The cloud vs GDPR: a compliance nightmare?

09. January 2018 | Drooms Global

This month we were featured in Finance Monthly and shared our expertise in the field of data privacy and protection. Drooms cofounder and chairman Jan Hoffmeister points out the challenges facing businesses that rely on cloud services – basically everyone. We share some excerpts on what the new regulation means for cloud service providers as data processes and some basic steps to compliance below! Just follow these recommendations to ensure a smooth transition as of May 2018.

As of May 2018, the General Data Protection Regulation (GDPR) will come into force causing businesses far and wide to reshape their data privacy practices.  

The rules of the GDPR apply irrespective of whether data is stored in the cloud or on paper. The former in particular presents several challenges with regards to compliance.

On the one hand, according to Elastica’s Shadow Data Threat Report, as little as one percent of cloud providers’ internal processes are compliant with the new legislation. Less than three percent enforce secure password policies to meet the requirements of the GDPR. This has in part got to do with the Directive’s emphasis on the controller rather than the processor, leaving many a provider unaccountable for the role they play in data privacy and security. Aside from the scenario where direct contractual obligations are enforced on behalf of the controller, processors are not held liable for loss or exposure of information. Where regulation isn’t an issue cloud service providers can limit their focus to ease of use and navigation of their platforms and services.

On the other hand and according to the most recent Netskope Cloud Report, EU firms are unaware of how many cloud applications their organisations are actually using, which on average is believed to be over 600 software programs.

The new rules will be far more stringent than ever before, the threat of fines as high as 20 million EUR or four percent of a companies’ annual revenue (whichever is highest) real, and the sharing of liability binding between both processor and controller. Cloud providers as well as users must enforce a series of technical and organisational procedures to guarantee the level of security required. According to Dr. Rois Ni Thuama, Head of Cyber Governance at OnDMARC the fines are not necessarily the biggest threat to a business’s bank account. The data subject’s right to sue following a breach, whatever the implications, is far more concerning.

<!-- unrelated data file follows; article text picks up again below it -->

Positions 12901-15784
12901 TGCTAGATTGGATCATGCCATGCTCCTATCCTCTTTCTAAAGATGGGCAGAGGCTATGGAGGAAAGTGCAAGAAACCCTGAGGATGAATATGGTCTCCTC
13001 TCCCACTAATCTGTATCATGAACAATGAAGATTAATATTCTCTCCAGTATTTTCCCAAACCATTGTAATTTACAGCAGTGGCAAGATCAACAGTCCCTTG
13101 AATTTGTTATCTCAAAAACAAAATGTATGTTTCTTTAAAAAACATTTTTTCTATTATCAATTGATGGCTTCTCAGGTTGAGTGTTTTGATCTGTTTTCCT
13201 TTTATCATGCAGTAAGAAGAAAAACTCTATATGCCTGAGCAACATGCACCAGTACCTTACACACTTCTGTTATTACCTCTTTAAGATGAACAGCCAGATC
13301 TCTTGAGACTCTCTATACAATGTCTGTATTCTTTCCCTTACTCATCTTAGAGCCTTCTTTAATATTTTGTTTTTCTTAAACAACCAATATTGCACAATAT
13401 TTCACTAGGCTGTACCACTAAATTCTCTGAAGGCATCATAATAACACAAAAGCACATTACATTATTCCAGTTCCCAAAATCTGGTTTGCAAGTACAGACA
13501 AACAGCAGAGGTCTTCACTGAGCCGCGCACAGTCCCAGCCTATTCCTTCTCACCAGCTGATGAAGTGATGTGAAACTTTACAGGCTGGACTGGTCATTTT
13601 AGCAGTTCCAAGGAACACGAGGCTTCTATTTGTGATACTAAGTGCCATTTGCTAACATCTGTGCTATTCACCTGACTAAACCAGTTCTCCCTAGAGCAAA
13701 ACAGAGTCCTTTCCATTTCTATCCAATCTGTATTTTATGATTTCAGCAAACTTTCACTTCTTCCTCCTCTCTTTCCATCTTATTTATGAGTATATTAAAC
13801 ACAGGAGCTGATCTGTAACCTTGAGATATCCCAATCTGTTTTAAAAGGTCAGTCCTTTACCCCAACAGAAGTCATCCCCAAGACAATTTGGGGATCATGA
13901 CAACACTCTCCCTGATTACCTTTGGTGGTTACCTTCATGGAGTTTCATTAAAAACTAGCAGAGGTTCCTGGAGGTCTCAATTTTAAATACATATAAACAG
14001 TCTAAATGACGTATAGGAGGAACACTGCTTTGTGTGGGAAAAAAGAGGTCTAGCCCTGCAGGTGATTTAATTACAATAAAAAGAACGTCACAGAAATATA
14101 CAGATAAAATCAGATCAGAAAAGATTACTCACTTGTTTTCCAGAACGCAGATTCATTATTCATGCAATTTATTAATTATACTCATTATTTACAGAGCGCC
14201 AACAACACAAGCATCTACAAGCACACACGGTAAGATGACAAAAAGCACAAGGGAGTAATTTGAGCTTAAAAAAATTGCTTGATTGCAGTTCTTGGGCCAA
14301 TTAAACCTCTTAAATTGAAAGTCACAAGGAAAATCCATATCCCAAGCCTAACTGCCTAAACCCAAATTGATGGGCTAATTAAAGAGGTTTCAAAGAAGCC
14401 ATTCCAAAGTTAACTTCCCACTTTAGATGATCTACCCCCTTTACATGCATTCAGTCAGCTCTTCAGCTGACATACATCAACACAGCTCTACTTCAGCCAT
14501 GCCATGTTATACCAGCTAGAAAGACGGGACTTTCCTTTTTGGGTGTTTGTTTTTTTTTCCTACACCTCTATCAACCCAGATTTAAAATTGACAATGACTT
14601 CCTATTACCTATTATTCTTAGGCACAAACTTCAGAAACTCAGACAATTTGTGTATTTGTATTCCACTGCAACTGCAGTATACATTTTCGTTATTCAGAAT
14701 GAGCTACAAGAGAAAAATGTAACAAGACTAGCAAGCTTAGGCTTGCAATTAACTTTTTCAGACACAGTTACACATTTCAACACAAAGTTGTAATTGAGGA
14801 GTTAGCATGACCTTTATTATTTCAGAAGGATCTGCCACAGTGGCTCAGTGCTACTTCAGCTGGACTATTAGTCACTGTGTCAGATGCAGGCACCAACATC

“What we are seeing now is a clear division between a growing number of companies that say ‘wait, this GDPR thing is real’, and those who still don’t understand you cannot simply move data around the cloud without addressing data privacy. Privacy regulation is becoming mainstream in IT, in the same way that drug licensing became so for the pharmaceutical industry. It’s either make it clear that you comply, or forget about selling to serious customers,” says Bostjan Makarovic Founder of Aphaia, a GDPR-focused consultancy.

The attitudes of controllers and processors will need to change drastically especially when it comes to negotiating agreements. Strict provisions on the scope of duties of the controller and processor will need to be defined and implemented. Annabel Jones, UK Director at ADP commented: “contractual due diligence will be even more important as businesses seek to partner up with companies that can show data is processed lawfully”. An increase in third party due diligence and a greater focus on insurance policies will most likely also be discernable.

Four steps to compliance

  1. Select a provider able to tell their clients where the data they process and store is located. According to the GDRP data transfer to a third party outside the EU that does not have adequate data protection standards is only allowed under certain circumstances. Currently only 11 countries meet such standards. 
  2. Ask yourself, are there any third parties involved in the processing of the data? According to Trustwave’s Global Security Report, approximately 63% of data breaches involve third parties who are often considered a company’s biggest area of risk exposure. As a result they will be the first to be investigated by regulators. If the latter are involved at some stage of the process, measures need to be taken to ensure that they too are compliant.
  3. Security should be a top priority for providers who ought to be able to explain the various measures adopted to protect data from modification, unsanctioned processing or loss. All data centers must be compliant with the latest ISO certifications, the storage and transmission of documents should be carried out exclusively via SSL connection with AES 256-bit encryption. At Drooms, we take security extremely seriously and make a conscious effort to continuously comply with the highest standards out there.
  4. Regular penetration tests should be carried out to assess data security. Two-factor authentication, data deletion, trash retrieval and access controls are some of the best ways data owners can have autonomy on how and whether their data is kept.  

For the full article on Finance Monthly click here.